About 1,000 Onondaga County Families are getting access to more resources to help children with language and reading through in-home visits. The national “Talking is Teaching: Talk Read Sing” campaign designed to encourage parents to engage in language-rich activities with their children at an early age.
Onondaga County is the 12th community to adopt the campaign which is aimed at visiting families already receiving support from other social service organizations. Director of the Early Childhood Alliance Laurie Black says starting early is key.
"Learning begins at birth. Parent's are their child's brain builder, and that simple things like talking, reading, and singing can build their child's brain. That's what's exciting....we all have the ability to talk, read, and sing. What we need to do is motivate parents with the knowledge that they have to be doing it from birth."
Because, she says, children risk falling behind very quickly, and won’t be ready for kindergarten.
"About a year of age, you start learning to speak and use words. We start seeing this education gap begin at about 18 months. Kids in low-income families or low-literacy families are having fewer words at their disposal than children at older ages. By three years of age, that gap can be as much as 600 words."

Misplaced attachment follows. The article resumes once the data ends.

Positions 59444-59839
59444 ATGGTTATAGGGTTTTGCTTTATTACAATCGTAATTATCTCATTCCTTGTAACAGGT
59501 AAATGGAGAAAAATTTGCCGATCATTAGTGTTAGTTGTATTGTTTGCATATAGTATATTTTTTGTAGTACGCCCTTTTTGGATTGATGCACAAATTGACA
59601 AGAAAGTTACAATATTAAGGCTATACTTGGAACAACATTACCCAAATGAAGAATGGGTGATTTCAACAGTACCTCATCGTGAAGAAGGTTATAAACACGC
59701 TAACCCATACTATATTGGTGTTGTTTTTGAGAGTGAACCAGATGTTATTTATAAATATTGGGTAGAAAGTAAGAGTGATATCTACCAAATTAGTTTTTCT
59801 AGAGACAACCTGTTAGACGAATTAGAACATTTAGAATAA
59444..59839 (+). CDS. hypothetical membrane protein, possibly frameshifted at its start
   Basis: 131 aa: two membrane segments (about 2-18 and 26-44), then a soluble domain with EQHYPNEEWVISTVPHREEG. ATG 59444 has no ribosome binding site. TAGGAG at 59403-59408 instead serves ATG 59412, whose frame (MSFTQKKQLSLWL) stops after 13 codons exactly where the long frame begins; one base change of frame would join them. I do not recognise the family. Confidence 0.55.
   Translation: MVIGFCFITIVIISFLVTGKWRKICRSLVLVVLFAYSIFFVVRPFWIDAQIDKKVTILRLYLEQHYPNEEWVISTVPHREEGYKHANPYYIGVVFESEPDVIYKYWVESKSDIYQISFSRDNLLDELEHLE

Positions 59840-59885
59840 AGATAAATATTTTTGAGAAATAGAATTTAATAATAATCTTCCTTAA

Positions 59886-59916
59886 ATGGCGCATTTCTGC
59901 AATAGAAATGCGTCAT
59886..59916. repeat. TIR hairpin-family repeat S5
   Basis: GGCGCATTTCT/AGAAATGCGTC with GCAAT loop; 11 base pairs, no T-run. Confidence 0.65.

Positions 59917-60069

Black says only 38 percent of children in Onondaga county are developing their reading skills on grade level by third grade. In the city of Syracuse, it’s just 15 percent.
"We know that didn't just happen in third grade. We know they come under-prepared to kindergarten. What the Early Childhood Alliance is doing is focusing on where we can make the biggest impact in that 0-5 time frame and working with parents."
As part of the visiting program, a trained professional will stop by once or twice a month for about an hour to counsel and support parents. They even drop off a bag of interactive toys and books that expose children to letters and sounds. Black says “reading” is as easy as pointing out pictures and naming them…
"Parents should be reading from birth 20 minutes a day with children. By reading, we mean picture walks, talking about the book. So, the words are not as important as it is to describe what you're seeing in pictures. That's why children's books are so beautifully illustrated."
For some parents, though, finding that 20 minutes can be difficult. Or, they might not like to read. But Black says there are always talkable moments.
"Whether you're in the grocery store, walking down the street, in your home, there's so much to talk about narrating the day. It's incredibly important that children hear language, especially in that first year. The brain is being wired to eventually produce language itself."
The home visits will continue through March. Black says they’re trying to spread the message through billboards and posters, and hopefully, by word-of-mouth. She hopes they can reach every new parent and remind them of how simple it can be to talk, read, and sing with their children.